Since the early 2000s, Shubina has helped shape a literary landscape that is dominated by the historical novel. But while much brilliant writing has emerged from this trend, she says there is growing “fatigue” with the format and its popularity with the reading public may, finally, be waning.

“Today they call books written about the 1980s, or even the 1990s, historical novels. It’s funny, but true. Slowly, slowly, writers are sneaking up on modernity,” she says. “All publishers, including me, are racing to find prose about modern life. The here and now. It’s not essential that it’s modern prose, but it must be self-reflection on the modern person.” For the first greenshoots of this movement, Shubina points to Andrei Rubanov’s 2017 Patriot, set in a contemporary Moscow obsessed with deteriorating Russia-Ukraine relations, Yekaterinburg-based Ivanov’s 2014 Inclement Weather and some of the recent works by Anna Nemzer, whose day job is reporting for liberal television station Dozhd.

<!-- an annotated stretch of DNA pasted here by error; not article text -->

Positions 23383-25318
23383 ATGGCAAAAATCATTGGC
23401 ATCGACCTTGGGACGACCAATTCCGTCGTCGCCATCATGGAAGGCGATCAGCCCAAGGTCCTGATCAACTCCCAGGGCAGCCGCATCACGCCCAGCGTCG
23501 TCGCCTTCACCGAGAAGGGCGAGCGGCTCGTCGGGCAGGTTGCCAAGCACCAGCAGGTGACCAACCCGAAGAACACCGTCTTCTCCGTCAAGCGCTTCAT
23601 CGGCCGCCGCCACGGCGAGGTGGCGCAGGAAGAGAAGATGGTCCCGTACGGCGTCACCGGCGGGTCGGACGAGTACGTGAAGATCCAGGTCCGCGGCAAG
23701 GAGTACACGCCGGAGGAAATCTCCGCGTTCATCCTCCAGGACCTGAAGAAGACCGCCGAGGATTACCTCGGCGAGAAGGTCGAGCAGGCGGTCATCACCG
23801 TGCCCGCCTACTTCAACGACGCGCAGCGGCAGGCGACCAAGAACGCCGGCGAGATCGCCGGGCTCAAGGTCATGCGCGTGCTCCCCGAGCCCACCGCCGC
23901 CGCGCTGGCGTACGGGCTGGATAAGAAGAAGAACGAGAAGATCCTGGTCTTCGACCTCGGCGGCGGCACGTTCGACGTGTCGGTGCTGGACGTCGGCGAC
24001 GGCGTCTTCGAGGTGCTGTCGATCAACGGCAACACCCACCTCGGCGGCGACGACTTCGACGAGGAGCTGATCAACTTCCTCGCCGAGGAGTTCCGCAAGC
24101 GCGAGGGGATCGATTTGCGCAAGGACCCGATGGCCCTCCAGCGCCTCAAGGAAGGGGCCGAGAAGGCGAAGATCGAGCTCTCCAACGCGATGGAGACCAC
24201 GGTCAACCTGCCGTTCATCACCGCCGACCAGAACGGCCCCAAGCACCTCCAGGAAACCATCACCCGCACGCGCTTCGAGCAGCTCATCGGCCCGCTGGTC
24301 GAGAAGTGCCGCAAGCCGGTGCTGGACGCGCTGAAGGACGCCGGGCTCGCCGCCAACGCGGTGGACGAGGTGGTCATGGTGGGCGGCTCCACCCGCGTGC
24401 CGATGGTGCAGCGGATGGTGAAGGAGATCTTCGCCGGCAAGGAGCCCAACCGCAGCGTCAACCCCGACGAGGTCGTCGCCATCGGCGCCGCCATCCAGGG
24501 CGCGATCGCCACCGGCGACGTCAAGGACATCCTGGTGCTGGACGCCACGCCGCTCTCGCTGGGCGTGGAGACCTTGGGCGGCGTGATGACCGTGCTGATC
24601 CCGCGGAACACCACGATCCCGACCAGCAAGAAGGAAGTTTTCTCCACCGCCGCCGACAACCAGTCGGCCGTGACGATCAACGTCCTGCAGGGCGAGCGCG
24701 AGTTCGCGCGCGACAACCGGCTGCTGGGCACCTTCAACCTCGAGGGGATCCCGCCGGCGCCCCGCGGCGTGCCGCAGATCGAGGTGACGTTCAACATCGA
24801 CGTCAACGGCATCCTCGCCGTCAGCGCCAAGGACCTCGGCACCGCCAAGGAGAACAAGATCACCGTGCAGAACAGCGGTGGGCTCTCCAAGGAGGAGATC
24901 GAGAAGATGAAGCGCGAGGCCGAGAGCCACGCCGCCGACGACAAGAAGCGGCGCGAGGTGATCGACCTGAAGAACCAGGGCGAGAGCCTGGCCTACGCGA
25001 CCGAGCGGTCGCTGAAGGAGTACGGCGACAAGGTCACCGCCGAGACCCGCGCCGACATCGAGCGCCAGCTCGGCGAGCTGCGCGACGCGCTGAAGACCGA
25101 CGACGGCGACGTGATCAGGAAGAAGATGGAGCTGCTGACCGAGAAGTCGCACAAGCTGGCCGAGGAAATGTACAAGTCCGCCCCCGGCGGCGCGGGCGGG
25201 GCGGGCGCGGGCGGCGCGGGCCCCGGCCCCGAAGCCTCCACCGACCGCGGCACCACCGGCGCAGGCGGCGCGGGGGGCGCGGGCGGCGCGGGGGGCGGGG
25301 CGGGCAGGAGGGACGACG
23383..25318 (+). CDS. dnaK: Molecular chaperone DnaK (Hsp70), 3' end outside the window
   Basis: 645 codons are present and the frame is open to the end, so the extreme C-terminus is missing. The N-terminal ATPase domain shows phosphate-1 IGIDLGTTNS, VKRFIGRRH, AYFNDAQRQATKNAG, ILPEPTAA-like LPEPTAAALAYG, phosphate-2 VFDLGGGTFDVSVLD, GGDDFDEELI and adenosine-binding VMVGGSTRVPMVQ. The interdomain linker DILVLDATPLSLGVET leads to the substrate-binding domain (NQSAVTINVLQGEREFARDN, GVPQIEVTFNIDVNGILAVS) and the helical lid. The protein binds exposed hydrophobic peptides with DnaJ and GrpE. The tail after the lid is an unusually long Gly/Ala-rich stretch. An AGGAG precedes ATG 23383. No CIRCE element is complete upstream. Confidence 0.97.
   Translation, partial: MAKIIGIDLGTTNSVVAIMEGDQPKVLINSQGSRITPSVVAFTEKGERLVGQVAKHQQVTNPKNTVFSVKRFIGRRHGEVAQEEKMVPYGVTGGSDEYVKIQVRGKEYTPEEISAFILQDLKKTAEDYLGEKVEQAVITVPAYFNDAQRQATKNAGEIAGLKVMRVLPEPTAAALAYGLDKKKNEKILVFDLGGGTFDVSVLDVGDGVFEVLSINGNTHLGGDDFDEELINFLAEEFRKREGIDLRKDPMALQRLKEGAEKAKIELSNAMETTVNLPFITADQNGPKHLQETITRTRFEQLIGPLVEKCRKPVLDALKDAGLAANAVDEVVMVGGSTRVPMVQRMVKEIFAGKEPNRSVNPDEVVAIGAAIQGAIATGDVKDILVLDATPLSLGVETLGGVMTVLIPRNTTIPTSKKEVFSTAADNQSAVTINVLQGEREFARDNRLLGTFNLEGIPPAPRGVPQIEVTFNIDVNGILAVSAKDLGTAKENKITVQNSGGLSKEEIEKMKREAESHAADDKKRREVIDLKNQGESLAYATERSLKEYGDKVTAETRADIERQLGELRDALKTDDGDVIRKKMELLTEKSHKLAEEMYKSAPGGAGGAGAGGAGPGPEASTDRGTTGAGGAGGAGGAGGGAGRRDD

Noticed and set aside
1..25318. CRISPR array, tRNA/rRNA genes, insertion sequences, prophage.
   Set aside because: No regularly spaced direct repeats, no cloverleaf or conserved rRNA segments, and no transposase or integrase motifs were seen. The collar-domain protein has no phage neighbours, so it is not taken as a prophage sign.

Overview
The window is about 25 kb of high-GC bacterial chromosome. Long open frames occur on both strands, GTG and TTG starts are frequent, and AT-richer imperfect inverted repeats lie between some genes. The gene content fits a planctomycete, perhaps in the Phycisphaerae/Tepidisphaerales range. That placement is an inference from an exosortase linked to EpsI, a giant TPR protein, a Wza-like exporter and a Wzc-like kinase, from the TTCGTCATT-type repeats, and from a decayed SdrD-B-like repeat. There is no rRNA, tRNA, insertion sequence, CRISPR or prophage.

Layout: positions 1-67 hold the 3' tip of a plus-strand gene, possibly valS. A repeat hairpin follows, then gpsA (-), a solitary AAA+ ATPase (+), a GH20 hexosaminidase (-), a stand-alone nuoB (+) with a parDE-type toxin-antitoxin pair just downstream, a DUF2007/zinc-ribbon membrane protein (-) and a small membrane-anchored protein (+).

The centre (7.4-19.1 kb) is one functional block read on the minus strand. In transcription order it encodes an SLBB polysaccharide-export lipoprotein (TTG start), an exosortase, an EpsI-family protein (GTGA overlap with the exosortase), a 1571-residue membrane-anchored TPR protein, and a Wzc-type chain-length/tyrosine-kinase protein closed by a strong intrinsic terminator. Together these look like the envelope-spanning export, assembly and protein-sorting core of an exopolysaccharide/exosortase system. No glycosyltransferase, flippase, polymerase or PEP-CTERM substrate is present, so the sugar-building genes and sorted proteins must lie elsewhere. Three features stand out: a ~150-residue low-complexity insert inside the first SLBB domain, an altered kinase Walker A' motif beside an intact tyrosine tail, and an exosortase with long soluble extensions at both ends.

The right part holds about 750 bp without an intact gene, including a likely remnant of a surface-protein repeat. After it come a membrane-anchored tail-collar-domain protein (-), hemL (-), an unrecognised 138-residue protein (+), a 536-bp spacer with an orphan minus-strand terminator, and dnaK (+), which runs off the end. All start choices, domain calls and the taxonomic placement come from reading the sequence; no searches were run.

In a society where political acknowledgement of these tragedies is fraught by taboo, culture has been forced to do much of the heavy lifting

Despite these shifts, Shubina’s major publishing triumphs have mostly been with authors who set their novels in the past. With print runs of 20,000 for contemporary writing considered a big success, sales of 200,000 for Vodolazkin’s Laurus (set in medieval Russia) and 300,000 for Yakhina’s Zuleikha Opens Her Eyes (about the consequences of Stalin’s dekulakisation drive in the 1930s) have made them Shubina’s runaway bestsellers.